06 December 2023

"To help give educators a start in understanding and using generative AI, HFL has created a short, freely accessible eLearning course."


The amount of AI tools and advice out there today can be overwhelming for educators. On the one hand we hear how amazing it all is, whilst on the other we hear about concerns and potential risks. And with new AI tools and capabilities emerging rapidly, it can be hard to know where to start and how these tools can actually be useful in your day-to-day teaching.

It is certain, though, that we cannot and should not ignore it, and what many people want is to get started with some simple, practical guidance and examples of implementing AI in their day-to-day work, to save time and energy.

One of the ways in which AI can help us do this, is by taking some of the work out of producing lessons plans, question sets, examples and other content that needs to be produced for teaching and learning. In effect, the AI becomes an assistant that writes the content for the teacher.

The output is unlikely to be perfect, and the teacher will usually need to make minor changes to it, to make it usable. But it is generally quicker to take something and amend it than produce it from scratch. Imagine if you could create a complete slide-set on any topic, in a matter of seconds, which can then be edited exactly as required. Or, if a teacher is searching for that illusive image to illustrate a topic or stimulate some writing, they can create a custom image themselves, specifying the content they need.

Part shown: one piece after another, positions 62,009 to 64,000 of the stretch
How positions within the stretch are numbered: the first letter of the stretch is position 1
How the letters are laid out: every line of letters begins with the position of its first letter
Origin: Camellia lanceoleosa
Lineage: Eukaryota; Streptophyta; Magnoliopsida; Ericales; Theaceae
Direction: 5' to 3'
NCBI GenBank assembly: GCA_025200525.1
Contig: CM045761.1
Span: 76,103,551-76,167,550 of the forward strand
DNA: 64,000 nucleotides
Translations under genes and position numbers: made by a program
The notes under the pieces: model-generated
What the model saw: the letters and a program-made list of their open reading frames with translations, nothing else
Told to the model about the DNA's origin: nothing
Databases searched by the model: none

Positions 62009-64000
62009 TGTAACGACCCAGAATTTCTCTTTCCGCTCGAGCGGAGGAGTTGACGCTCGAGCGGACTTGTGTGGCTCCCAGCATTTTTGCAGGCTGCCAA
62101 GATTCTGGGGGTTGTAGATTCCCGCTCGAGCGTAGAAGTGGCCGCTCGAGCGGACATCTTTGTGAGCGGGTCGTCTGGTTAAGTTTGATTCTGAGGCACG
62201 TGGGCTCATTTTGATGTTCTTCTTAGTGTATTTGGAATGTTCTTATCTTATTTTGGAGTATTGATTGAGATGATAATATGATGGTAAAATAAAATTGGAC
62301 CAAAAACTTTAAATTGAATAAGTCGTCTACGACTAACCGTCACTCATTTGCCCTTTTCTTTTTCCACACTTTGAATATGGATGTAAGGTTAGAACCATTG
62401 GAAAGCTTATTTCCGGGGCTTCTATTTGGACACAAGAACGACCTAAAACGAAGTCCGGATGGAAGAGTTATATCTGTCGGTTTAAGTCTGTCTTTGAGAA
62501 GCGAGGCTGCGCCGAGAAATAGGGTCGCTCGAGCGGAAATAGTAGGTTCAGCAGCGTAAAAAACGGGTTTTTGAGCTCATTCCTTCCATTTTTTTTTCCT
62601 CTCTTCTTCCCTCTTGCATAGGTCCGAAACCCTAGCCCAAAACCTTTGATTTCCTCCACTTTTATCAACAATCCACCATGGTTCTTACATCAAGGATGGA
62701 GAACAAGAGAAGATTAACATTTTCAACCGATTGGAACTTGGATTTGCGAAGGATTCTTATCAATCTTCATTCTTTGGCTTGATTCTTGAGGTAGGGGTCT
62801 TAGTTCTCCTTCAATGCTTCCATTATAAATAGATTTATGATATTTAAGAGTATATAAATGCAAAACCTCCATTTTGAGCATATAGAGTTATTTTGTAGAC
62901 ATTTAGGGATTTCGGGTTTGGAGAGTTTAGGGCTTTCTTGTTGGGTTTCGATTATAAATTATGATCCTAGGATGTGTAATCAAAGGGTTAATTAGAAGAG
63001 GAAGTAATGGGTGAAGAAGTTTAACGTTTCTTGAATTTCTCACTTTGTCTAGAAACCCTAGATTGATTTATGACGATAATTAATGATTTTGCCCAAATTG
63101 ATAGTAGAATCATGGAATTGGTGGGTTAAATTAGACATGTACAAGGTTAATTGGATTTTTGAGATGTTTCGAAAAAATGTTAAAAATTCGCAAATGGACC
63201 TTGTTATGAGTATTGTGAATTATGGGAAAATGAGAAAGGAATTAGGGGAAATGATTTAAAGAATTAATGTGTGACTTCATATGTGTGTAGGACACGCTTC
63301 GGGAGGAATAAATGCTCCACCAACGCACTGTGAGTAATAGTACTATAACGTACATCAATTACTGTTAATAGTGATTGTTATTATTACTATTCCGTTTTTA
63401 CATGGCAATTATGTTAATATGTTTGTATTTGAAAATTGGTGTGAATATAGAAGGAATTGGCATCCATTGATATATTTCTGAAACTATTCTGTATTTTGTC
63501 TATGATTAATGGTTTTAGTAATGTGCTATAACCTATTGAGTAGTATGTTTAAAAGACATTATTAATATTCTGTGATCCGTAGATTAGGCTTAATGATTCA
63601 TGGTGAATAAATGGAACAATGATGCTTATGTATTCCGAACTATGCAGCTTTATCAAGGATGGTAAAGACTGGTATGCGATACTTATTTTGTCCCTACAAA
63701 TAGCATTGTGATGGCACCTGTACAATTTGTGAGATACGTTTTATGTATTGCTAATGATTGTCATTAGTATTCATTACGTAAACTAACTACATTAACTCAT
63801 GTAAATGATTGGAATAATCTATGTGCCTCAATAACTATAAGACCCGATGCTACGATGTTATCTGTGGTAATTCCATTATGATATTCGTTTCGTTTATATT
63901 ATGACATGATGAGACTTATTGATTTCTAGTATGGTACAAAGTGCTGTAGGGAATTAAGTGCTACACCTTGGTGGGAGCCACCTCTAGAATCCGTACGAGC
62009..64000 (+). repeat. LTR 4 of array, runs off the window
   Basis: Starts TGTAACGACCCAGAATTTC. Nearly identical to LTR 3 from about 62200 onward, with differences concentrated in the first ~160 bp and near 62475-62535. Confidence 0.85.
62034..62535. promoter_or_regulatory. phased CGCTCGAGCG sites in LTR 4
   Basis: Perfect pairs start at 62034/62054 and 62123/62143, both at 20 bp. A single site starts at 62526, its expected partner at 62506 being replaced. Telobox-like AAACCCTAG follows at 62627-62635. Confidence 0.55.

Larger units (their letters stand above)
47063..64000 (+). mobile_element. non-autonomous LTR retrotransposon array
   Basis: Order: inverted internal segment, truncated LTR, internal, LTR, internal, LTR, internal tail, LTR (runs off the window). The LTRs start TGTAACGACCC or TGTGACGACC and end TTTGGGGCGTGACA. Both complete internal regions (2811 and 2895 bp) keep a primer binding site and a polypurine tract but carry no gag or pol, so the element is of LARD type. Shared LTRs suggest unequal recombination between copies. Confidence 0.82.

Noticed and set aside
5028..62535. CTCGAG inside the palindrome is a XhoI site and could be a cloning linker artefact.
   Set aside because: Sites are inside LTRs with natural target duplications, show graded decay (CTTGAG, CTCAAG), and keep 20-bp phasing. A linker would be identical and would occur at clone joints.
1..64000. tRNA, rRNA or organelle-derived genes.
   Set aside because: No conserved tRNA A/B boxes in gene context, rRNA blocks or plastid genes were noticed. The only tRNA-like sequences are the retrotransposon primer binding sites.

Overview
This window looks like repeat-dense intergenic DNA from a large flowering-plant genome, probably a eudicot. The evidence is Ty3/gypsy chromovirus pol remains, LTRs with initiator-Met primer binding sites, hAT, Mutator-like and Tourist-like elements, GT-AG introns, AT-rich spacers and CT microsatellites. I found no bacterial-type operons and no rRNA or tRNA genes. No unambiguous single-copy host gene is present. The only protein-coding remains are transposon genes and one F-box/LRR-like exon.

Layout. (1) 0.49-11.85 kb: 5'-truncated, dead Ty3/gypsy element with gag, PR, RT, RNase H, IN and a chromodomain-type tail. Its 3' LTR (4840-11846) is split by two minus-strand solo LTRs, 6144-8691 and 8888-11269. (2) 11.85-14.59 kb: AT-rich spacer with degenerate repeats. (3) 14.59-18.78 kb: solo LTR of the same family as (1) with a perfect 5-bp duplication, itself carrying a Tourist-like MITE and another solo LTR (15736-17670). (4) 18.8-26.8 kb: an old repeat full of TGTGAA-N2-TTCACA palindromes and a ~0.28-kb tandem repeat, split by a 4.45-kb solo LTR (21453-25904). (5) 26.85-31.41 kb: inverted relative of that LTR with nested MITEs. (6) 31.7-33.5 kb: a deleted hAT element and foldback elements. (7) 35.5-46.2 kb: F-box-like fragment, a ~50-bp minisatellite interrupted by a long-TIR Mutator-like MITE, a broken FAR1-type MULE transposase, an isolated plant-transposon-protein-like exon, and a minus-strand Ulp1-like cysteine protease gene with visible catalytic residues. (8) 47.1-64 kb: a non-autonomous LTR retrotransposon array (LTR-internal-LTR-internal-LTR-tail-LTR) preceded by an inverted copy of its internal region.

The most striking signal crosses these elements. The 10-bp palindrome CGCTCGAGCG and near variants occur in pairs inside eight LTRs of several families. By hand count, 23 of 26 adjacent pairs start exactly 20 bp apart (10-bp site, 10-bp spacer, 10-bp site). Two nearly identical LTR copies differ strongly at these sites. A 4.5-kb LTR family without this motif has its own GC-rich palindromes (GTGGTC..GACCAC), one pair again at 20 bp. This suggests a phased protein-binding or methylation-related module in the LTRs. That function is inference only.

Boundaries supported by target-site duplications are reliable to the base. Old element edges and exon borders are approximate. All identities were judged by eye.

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To help give educators a start in understanding and using generative AI, HFL has created a short, freely accessible elearning course. It features a number of videos that demonstrate time-saving uses of freely available tools. These examples illustrate some of the ways in which AI can streamline workflow and make life a little easier for educators, from planning lessons to creating quizzes, presentations, and more.

Some of the tips covered in the course include:

  • Using AI to help plan lessons around a specified topic
  • Generating retrieval practice quizzes to reinforce student learning
  • Creating writing prompts to spark student creativity
  • Producing relevant images to illustrate a topic
  • Auto-generating an entire presentation on a topic, in seconds
  • Simplifying texts to meet the needs of specific learners
  • Much more

"A beginner's guide to generative AI in education"

Each example video shows the prompt used and demonstrates the whole process that was followed to produce the output.  To exemplify some of the different, freely available generative AI tools available, various ones have been used across these videos. Viewers will see examples of use in ChatGPT, Google Bard, Microsoft Bing Chat and Canva, as well as the use of Chrome extensions such as Brisk and As a taster, you can watch one of the videos below:


In the course we also discuss some of the concerns and essential considerations associated with AI, as it is important users know about these when generating content. A useful guide to these concerns can be found in the Government Policy Paper, Generative artificial intelligence (AI) in education.

We also present further reading and suggest some practical actions schools and settings might take to further explore the use of AI. The course should take about one to two hours to work through, with additional time for exploring the tools and trying things out.

We hope this free course will help teachers explore some of the potential of generative AI to streamline workflow and reduce workload.

It is accessible now on the HFL Hub.

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